Student Voice


July 12, 2024


Better turkey treatment for tastier meals

November 20, 2008

This year, the oxymorons over at People for the Ethical Treatment of Animals are calling for ALL turkeys to be pardoned, a drastic and unprecedented move that would result in a fraudulent “vegetarian Thanksgiving.”

As a hot-blooded, meat-eating, quite handsome male, that very phrase is enough to send me dashing for my bomb shelter and its reserve of American flags (set aside for threats to the national identity, like a “vegetarian Thanksgiving”). Now I understand PETA’s beef with unethical animal treatment. I stopped putting my cigarettes out on puppies years ago and I am firmly against the torture of kittens and monkeys.

But some of PETA’s tactics just rub me the wrong way. For instance, PETA sent a letter to Ben and Jerry’s a few months ago demanding that they cease ice cream production using cow milk. PETA’s suggested replacement? Human breast milk. See how that thought curdles your fancy. PETA doesn’t seem to realize how exceedingly delicious animals can be-the consumption of animal product is sometimes the only thing keeping me moving forward in this shallow life of mine. What can I say? A hamburger is a damn good incentive.

I don’t think there’s anything wrong with consuming our furry critter friends. Thanksgiving, one of our treasured national pastimes, bases its legacy on the mass ingestion of turkeys and other poultry. Now when approaching a day of collective consumption like this, it is nevertheless important to think about the process of food production from an ethical standpoint. Here, I agree on some points with PETA.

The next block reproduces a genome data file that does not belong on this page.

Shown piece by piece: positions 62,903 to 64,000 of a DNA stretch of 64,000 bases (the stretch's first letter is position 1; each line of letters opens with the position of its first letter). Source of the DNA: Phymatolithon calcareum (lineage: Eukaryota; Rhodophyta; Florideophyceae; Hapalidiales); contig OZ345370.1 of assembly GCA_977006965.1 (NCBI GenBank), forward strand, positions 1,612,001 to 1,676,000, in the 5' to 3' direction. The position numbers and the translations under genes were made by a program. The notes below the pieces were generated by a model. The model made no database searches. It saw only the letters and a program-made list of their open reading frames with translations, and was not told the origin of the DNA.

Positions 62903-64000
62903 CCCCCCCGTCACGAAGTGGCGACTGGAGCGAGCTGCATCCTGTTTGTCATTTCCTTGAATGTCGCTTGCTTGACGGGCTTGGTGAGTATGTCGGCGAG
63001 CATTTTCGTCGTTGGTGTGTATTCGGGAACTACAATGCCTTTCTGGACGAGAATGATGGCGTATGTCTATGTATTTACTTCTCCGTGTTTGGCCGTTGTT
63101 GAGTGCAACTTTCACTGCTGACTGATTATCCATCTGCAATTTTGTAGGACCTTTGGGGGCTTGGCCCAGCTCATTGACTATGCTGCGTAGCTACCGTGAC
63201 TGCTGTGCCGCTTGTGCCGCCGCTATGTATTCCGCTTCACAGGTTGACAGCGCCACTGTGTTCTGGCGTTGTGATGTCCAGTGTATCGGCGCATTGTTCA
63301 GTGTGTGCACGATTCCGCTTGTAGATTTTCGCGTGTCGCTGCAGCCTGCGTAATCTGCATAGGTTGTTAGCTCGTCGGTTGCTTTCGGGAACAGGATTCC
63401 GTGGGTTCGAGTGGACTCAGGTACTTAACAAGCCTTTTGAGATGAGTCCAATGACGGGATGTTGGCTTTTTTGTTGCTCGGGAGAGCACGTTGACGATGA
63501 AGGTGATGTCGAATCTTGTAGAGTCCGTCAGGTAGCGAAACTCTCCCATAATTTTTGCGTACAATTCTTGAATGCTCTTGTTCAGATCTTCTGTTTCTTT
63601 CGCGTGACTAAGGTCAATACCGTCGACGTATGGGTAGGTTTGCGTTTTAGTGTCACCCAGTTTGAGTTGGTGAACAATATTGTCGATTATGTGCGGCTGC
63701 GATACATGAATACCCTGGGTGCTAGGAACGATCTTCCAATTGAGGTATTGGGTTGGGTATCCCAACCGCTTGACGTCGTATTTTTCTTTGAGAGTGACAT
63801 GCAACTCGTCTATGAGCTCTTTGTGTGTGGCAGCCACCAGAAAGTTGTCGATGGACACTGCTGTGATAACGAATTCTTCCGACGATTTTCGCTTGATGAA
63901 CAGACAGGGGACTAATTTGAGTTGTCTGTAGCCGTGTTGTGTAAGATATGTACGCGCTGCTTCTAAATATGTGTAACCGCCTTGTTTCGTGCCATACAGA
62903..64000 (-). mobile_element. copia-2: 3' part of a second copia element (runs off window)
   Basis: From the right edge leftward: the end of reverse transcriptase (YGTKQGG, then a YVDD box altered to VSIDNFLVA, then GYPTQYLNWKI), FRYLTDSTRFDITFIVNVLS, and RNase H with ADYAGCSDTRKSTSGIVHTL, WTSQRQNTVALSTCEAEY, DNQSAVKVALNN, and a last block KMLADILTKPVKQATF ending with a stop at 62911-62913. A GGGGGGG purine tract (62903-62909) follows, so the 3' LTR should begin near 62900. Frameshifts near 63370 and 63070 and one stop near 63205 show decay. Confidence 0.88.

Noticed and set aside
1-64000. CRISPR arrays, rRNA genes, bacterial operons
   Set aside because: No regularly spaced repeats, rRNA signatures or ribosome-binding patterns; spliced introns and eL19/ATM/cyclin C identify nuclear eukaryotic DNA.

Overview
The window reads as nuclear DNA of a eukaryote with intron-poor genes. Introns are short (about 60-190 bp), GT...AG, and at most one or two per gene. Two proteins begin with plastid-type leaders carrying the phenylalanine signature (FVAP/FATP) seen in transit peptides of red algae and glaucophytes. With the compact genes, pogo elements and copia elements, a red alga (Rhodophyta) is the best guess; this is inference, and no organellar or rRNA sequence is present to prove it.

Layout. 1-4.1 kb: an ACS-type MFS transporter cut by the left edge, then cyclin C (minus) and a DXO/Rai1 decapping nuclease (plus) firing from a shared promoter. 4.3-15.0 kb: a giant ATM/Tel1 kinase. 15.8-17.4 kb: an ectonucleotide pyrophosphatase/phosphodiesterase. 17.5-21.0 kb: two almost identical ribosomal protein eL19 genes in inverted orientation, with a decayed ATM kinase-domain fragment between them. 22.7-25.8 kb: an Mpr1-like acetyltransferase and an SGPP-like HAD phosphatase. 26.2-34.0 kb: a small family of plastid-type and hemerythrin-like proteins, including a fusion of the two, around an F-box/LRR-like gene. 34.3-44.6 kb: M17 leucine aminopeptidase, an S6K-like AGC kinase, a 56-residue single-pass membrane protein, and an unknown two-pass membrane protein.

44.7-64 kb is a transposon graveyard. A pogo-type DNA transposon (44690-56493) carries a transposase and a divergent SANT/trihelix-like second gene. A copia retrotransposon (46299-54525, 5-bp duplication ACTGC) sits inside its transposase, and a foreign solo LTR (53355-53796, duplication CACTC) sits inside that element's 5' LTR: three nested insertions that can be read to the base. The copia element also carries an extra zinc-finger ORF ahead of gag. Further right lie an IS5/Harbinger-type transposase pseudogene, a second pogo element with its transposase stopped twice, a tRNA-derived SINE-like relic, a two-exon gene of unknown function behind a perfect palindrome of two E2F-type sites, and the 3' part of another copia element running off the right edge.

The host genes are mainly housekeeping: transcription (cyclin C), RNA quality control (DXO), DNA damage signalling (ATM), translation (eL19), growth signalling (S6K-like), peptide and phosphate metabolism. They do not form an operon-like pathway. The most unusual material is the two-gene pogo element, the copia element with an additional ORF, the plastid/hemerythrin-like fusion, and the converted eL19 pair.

They call for all turkeys to be pardoned completely; to be whisked to safety, lives intact, in order to enjoy a full, meandering turkey retirement.

While I think ethics are an important element of stuffing my face, I don’t believe we should go all out and give all these turkeys pardons. Why can’t we just treat them extra well before the slaughterhouse? Let’s give ‘em a nice ride before we forcibly submerge them into the frothing boilers and whistling pressure cookers of America.

Have you heard of Kobe beef? This kind of meat is considered a delicacy in Japan and is prepared using a strict regimen of care for the cattle while they are still alive. These tasty animals get the right kind of treatment while they’re alive: they are fed sake and beer, given daily massages and a diet based on health and wellness and they are brushed daily to make their manes extra fabulous. This high-class treatment makes the animal feel better about him or herself and results in a guilt-free, extra-tasty slab of red meat.

I think we should take the “Kobe beef” approach to Thanksgiving. Instead of pardons, let’s bring our turkeys a professional team of certified masseuses and manicurists to make their beaks and talons shapely, to give them spray tans, pedicures and wing and wattle massages. For those not versed in the finer subtleties of domestic fowl anatomy, a “wattle” is that really weird red thing that turkeys have right underneath their beaks.

I think if we treated our turkeys right this year we could satisfy both the meat-eating hot bloods and the apparently-still-nursing PETAphiles. Sure, the turkeys won’t get their pardons, but at least they get to live it up before meeting the diseased blade of the rusty beak-trimmer. Next time you see a turkey, buy him a beer and tell him “enjoy it while it lasts, Tom! See you next Thursday!”
Till then, you can find my huddling in my bomb shelter, clutching my American flags and praying for some red meat.

Joe Hager is a student at UW-River Falls.